Teen driver safety smartphone app proposal wins UNC competition
It’s every parent’s nightmare. Each year in the United States, about 6,000 teens between the ages of 15 and 20 die in motor vehicle crashes.
But researchers from the Highway Safety Research Center at the University of North Carolina at Chapel Hill are working on a mobile app to tackle the problem.
For years, the center has designed programs that reduce young driver crashes and the resulting injuries and fatalities. Its initiatives include graduated driver licensing systems, a concept developed and championed by the center, which have been adopted in North Carolina and many other states. The systems are designed to give young drivers substantial practice under safe conditions.
Now, the center wants to make sure that parents have the tools to help improve the potentially life-saving practice when their teens get behind the wheel.
UNC safety researchers are the winners of the first Carolina Apps Competition, co-sponsored by the office of the UNC Vice Chancellor for Research and Innovate@Carolina. A Highway Safety Research Center team will develop a mobile app that will get critical safety information into the hands of parents and teens as they begin the graduated driver licensing process.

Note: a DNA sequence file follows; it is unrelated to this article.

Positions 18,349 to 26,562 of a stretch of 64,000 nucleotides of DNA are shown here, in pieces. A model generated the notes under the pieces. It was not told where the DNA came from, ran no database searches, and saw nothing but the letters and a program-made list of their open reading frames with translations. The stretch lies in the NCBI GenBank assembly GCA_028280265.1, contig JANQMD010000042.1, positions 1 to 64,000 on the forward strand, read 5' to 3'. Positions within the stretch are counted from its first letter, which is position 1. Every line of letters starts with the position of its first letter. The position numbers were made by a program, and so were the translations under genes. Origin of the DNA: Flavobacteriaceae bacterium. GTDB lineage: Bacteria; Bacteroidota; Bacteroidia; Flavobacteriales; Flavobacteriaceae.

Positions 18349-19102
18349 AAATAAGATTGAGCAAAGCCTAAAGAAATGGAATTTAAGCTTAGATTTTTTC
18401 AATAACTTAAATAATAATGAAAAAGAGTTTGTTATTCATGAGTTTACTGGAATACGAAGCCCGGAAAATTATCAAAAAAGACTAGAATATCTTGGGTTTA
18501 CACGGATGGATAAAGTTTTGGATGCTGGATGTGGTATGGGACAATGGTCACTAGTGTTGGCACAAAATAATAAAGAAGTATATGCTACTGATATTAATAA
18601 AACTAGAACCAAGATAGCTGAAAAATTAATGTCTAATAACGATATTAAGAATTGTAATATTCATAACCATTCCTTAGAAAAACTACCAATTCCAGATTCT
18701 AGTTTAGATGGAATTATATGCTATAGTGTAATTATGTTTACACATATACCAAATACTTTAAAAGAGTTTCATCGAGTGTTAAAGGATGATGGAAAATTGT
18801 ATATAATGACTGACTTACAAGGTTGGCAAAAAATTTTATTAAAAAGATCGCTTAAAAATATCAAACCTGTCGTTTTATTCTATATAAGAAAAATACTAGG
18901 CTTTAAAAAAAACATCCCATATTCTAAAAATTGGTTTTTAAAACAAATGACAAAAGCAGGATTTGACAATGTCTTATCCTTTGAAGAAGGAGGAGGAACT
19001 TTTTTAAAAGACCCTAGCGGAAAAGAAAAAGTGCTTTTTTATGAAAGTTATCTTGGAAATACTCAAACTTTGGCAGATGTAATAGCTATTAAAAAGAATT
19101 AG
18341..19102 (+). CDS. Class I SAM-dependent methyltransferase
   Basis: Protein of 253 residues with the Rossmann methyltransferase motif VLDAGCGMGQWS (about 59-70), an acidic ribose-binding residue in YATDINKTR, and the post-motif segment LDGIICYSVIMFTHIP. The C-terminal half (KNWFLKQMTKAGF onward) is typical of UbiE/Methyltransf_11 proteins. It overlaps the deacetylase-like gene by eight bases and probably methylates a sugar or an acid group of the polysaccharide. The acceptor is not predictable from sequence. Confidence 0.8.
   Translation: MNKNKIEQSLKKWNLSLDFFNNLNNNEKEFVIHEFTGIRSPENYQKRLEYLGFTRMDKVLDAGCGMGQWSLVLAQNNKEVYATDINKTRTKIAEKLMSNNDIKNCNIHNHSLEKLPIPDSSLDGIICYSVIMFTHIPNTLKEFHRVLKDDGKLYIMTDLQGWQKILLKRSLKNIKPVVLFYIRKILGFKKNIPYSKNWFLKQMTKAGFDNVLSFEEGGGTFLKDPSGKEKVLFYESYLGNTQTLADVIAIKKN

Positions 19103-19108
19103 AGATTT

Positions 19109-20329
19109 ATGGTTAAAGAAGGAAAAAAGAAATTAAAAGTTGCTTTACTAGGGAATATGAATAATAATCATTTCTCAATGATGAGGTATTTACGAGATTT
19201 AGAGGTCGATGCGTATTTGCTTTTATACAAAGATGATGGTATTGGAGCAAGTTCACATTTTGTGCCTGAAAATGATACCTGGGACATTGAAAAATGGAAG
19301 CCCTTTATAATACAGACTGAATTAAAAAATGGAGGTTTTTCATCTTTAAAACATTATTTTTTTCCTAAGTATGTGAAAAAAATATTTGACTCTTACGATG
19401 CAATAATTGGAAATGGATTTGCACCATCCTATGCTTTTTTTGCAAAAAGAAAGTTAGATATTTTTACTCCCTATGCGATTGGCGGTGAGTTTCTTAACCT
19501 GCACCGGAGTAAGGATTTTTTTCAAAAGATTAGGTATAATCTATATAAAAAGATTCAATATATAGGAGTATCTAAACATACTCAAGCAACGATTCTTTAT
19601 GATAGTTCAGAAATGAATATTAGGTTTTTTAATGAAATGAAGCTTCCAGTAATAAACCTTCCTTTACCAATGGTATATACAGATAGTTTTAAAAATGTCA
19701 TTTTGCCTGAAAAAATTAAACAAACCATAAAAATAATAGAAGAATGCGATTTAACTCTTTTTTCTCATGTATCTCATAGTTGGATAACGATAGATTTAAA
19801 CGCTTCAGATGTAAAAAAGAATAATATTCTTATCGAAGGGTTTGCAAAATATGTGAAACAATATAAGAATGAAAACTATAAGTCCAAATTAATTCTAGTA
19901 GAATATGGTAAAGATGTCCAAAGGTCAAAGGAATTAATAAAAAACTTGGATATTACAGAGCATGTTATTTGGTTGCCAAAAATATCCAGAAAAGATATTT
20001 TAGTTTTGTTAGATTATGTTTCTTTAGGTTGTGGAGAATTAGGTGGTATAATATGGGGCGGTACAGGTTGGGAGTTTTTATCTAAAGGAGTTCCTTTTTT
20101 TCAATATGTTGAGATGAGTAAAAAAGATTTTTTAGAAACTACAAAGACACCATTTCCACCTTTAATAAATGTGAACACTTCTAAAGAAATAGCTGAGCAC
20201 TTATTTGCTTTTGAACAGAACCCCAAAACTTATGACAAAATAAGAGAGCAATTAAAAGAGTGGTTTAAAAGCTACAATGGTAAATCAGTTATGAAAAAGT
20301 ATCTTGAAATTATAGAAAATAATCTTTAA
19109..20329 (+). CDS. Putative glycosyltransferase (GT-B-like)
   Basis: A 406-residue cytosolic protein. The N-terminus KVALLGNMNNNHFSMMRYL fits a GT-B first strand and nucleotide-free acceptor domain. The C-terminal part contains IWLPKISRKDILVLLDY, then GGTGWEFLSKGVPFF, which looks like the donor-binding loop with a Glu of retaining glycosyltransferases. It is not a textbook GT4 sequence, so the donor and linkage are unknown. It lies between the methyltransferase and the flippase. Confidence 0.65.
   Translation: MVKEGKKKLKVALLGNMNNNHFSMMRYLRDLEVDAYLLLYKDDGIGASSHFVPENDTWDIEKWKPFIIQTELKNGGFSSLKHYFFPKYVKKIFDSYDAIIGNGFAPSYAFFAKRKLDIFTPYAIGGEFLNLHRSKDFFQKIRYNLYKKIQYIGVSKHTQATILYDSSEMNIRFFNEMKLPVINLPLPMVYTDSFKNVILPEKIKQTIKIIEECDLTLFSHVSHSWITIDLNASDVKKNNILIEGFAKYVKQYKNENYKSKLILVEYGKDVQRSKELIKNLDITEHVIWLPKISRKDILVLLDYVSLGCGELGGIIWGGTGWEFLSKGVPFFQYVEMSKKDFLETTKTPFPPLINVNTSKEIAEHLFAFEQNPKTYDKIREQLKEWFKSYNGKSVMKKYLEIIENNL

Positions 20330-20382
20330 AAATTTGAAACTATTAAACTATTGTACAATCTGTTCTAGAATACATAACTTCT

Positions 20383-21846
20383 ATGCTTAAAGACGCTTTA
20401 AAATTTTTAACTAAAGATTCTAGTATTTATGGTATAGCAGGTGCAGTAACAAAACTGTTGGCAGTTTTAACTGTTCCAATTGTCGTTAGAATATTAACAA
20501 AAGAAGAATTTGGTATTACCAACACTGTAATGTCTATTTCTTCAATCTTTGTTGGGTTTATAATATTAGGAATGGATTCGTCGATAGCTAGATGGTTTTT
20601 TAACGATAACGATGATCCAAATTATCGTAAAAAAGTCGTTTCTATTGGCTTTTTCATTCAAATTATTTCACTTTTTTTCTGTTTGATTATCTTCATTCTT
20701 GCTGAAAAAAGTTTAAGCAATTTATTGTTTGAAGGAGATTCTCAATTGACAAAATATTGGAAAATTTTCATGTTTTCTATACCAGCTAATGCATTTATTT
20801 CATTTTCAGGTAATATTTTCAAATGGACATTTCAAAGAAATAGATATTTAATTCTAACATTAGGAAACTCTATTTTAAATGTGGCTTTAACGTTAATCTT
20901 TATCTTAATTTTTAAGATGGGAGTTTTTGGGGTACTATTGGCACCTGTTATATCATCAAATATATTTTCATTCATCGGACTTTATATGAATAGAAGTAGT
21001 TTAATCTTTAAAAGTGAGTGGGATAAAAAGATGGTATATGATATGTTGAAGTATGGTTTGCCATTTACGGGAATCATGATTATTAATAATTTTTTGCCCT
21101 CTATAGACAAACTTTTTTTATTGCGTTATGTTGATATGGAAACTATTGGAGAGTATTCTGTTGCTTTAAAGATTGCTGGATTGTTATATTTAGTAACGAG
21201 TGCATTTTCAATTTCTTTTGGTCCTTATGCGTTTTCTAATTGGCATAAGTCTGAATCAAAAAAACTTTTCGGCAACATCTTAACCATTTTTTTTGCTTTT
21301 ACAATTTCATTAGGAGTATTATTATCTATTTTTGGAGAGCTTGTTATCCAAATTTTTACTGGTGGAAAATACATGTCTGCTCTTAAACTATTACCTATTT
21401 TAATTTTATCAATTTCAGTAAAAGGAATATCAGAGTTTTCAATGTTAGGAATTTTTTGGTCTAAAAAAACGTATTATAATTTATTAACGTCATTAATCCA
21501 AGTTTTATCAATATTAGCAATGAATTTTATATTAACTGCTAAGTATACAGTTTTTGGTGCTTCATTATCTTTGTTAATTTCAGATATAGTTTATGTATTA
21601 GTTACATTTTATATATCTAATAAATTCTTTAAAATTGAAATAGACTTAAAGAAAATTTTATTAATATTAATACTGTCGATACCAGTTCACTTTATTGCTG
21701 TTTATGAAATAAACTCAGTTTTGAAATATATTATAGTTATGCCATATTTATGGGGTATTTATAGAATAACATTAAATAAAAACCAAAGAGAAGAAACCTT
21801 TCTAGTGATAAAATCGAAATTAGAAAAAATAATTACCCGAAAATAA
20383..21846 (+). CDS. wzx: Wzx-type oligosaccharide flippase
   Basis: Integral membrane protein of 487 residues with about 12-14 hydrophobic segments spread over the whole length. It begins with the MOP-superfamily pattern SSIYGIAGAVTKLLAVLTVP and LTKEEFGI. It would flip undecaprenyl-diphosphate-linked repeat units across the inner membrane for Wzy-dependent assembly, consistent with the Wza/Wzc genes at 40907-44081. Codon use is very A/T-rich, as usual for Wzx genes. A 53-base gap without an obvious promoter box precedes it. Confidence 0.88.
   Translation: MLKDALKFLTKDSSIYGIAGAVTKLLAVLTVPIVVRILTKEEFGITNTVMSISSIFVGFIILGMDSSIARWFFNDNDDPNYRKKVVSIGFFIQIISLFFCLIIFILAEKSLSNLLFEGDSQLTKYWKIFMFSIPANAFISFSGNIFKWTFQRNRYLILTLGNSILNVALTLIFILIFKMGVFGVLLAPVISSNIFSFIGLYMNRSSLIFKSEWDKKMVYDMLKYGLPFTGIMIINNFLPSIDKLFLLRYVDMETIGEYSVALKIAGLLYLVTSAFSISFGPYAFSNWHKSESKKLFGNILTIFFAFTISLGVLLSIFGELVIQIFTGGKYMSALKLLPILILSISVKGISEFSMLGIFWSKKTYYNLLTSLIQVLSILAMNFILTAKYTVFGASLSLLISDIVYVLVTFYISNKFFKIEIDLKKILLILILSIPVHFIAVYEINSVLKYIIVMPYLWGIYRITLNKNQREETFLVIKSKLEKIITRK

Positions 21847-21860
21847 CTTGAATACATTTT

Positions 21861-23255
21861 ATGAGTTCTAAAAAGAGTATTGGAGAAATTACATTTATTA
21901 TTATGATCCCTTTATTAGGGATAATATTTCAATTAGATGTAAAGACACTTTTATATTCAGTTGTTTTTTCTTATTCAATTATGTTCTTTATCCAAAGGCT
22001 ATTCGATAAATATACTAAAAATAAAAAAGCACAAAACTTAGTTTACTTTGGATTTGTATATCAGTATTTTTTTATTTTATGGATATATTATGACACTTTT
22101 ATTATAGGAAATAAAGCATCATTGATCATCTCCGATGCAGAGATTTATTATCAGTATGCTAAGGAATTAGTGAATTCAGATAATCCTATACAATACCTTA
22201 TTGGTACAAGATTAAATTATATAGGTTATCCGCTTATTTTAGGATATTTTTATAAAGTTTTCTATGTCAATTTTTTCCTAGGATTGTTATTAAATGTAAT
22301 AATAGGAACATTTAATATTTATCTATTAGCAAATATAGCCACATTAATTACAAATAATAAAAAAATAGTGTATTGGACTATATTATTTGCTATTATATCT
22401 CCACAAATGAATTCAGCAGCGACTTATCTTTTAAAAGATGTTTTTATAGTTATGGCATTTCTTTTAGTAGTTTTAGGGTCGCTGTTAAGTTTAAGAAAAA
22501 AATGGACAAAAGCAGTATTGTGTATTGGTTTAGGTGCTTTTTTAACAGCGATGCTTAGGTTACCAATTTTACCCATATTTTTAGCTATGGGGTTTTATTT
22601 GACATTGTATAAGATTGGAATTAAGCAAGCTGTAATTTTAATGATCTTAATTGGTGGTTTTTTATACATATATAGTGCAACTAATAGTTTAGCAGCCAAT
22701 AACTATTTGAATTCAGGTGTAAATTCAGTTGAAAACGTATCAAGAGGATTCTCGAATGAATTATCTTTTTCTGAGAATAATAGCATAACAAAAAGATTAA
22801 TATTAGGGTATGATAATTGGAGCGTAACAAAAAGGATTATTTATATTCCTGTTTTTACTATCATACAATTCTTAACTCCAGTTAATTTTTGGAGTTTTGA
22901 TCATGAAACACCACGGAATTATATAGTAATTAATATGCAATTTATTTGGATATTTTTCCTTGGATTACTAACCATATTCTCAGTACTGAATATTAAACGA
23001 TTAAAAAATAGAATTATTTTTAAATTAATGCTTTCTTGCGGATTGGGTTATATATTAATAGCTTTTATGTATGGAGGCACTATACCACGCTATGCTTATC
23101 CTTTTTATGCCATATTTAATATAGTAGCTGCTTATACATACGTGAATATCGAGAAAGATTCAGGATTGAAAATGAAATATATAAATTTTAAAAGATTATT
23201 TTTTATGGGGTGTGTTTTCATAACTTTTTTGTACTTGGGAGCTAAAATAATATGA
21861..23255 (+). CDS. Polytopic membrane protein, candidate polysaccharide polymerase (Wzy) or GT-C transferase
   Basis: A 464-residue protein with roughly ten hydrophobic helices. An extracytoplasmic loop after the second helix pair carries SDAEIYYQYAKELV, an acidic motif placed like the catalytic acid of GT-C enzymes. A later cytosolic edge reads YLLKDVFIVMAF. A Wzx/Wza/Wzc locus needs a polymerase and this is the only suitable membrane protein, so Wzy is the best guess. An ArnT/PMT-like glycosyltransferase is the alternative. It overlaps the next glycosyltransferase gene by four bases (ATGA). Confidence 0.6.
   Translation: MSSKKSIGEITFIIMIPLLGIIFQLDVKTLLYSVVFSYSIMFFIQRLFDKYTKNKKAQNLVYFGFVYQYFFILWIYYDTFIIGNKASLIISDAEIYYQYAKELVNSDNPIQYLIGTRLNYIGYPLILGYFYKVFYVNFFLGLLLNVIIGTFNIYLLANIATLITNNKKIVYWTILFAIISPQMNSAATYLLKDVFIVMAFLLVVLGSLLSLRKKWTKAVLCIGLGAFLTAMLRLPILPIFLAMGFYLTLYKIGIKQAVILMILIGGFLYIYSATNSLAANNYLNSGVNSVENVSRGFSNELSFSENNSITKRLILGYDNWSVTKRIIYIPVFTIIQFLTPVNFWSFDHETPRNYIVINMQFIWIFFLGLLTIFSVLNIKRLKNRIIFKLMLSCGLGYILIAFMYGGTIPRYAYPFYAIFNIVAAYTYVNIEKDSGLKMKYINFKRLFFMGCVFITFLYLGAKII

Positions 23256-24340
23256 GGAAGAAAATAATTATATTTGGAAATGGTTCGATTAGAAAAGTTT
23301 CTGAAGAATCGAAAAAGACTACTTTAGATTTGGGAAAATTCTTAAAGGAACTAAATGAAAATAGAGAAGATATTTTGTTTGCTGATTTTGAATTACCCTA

Barbara Entwisle, vice chancellor for research, said projects that turn research into useful products for the public are exactly what her office wants to support.
“We want to encourage Carolina faculty, staff and students to think creatively about ways their research can benefit the real world,” Entwisle said. “The Highway Safety Research Center’s findings will inform and improve the teen driving experience through an easily accessible and engaging mobile app. It’s exciting to see Carolina-born ideas move out into the community.”
Arthur Goodwin, senior research associate and project leader at the center, said his team saw the app competition as a way to translate years of research for public use, using the advanced technological capabilities of smartphones to deliver individualized guidance to parents and teens.
Judith Cone, special assistant to the chancellor, said potentially the app is just a start, as supporting the application of faculty and student research is a key goal of UNC’s Innovate@Carolina initiative.
“This has the potential to be a great model for how our university can use all of the technology available to us, to experiment and to showcase the incredibly important work being done here,” Cone said. “Our only dilemma in picking this project was that the application pool was so impressive.”
With the competition behind them, the team will now work with the Carolina App Competition selection committee to advance the project through the design and programming phase. And according to center Director David Harkey, it can’t come a moment too soon.
“My 15-year-old daughter just got her driving permit,” Harkey said. “I need this app.”
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